The energy sector has transformed Australia’s economic and political fortunes in recent years, with the robust development of coal and natural gas lending it the strength of export powerhouse even as the country’s political leaders have repeatedly stressed a focus on renewable energy and carbon pricing in response to widespread concerns about environmental strain.
Pointing out that Australia had adopted an ambitious renewable energy and carbon emissions reduction campaign since 2006, International Energy Agency Executive Director Maria van der Hoeven welcomed the recent release of the Australian government’s Energy White Paper 2012. The White Paper release comes as the government’s Climate Change Authority prepares to issue a final version of its review of the country’s Renewable Energy Target (RET) program in December, and policy supported by both documents could lend much-needed certainty for renewable energy project developers like power company AGL awaiting confirmation of earlier government targets for renewable energy deployment in Australia.
“Australia is a significant investor in low-carbon technologies and, with its extensive wind, solar and geothermal resources as well as large biomass and ocean energy potential, has begun transitioning to a clean-energy economy,” the IEA said in releasing its latest review of Australia’s energy policy this week.
The renewed interest of the global energy sector in Australia’s renewable energy policy comes as Vestas and Bloomberg New Energy Finance prepare to host the latest event highlighting country-specific data from the Corporate Renewable Energy Index and the Global Consumer Wind Study. The two companies will host an event highlighting the two data sets and reports as part of their Energy Transparency campaign in Sydney on November 21, for more details visit the campaign’s 2012 website here.
Breaking Energy is a partner with Vestas in the Energy Transparency campaign, for more from that partnership and coverage of other global events, visit our special content hub here.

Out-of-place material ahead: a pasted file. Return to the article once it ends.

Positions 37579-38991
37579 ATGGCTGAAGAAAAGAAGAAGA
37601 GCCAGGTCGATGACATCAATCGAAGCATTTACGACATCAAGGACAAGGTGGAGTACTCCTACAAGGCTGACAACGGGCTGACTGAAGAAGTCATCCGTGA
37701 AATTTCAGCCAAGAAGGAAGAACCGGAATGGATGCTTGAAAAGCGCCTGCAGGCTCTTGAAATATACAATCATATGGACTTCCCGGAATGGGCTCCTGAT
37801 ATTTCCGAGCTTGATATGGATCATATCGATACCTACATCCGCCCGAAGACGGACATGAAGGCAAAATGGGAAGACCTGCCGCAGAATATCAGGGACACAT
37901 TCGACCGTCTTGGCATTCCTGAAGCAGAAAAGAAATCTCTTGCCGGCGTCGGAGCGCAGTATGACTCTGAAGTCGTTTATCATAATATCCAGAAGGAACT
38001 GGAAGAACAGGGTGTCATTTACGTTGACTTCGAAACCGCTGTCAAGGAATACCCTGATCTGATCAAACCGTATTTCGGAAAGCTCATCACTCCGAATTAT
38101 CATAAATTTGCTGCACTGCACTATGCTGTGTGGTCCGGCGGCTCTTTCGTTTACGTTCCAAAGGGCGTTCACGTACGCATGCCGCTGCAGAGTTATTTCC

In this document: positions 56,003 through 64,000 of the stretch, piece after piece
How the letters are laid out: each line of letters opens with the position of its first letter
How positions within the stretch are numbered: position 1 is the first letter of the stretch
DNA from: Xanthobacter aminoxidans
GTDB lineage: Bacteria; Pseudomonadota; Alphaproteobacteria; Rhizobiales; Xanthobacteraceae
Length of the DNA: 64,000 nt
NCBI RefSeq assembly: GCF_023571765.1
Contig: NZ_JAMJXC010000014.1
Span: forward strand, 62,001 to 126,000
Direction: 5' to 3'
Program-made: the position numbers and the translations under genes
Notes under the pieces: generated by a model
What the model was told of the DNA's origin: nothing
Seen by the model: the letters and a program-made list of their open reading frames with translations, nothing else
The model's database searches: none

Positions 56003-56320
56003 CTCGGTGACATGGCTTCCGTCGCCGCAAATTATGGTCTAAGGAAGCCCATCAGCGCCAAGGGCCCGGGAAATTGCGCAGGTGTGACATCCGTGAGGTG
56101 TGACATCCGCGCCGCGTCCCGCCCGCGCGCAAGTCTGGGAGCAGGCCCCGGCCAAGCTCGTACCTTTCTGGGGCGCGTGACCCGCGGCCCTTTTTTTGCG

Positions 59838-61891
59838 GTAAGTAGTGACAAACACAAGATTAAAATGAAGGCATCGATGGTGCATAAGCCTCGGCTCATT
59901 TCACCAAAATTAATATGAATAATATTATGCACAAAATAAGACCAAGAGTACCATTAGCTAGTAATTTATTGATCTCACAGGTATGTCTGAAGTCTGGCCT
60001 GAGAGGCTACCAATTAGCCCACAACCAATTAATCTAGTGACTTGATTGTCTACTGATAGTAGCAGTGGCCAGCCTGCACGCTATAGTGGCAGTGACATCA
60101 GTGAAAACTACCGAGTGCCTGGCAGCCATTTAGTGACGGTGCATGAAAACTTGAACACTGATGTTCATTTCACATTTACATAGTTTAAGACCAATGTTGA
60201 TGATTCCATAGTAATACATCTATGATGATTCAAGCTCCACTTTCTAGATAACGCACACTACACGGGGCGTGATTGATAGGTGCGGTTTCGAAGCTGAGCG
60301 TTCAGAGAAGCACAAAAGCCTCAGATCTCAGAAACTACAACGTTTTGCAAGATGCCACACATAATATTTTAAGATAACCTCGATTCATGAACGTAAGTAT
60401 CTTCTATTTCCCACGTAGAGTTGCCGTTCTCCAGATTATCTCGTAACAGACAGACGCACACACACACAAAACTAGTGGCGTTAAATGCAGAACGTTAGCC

While Australia has traditionally been a relatively small market in its own right, it has embarked on a broad rethink of its electricity and energy sector to emphasize clean technology and climate policy, in part to encourage investment. As proposed reform of the country’s electricity market dovetails with rising capacity factors for wind farms and a potential 2016-2020 shortfall in meeting RET goals, the country’s comparatively small existing renewable energy sector could be set for a policy-supported boom.
“The picture in Australia is similar in some ways to the US, in that government support mechanisms exist in most states but consumer support is patchy,” Vestas and Bloomberg New Energy Finance said in the 2012 Global CREX report (download a copy of the report here).
One Australian company – the telecommunications firm Republic of Everyone, which gets 100% of its 16MW of power from wind energy – was listed as “top-ranked” in the CREX. A hefty majority – 80% – of the Australian respondents to the CREX, which includes a total of 21 Australian firms – said regulatory support has a moderate to significant impact on company decisions to support renewable energy or needs to be expanded.
Broader numbers collected by Bloomberg and cited in the CREX report underline the scale of the challenge and the opportunity for renewable energy in Australia. Collected on a continental basis, companies in Oceania (which is dominated by Australia), get only 2% of their energy from renewable sources on average. That is less than the global average of 10% but within striking distance of the 5% average for North American companies.
Australians surveyed by the Global Consumer Wind Study were broadly supportive of renewable energy in response to the questions asked by Vestas and its partner in the study, TNS Gallup, underlining the strength of renewable energy’s appeal as the country prepares for a transition. Roughly 44% of Australians surveyed said they would pay extra for products produced using renewable energy, putting them in the middle of a global pack that also highlighted shoppers in India, Brazil, Germany, the US and the UK. Eight out of ten Australians polled in the same survey said that increased renewable energy use is a good solution to mitigate climate change.
With the country’s energy future at stake, initiatives like the Vestas Energy Transparency event in Sydney this week will help keep the focus on the decisions ahead of governments, companies and consumers.
This piece appears on Breaking Energy as part of the Energy Transparency series in partnership with Vestas.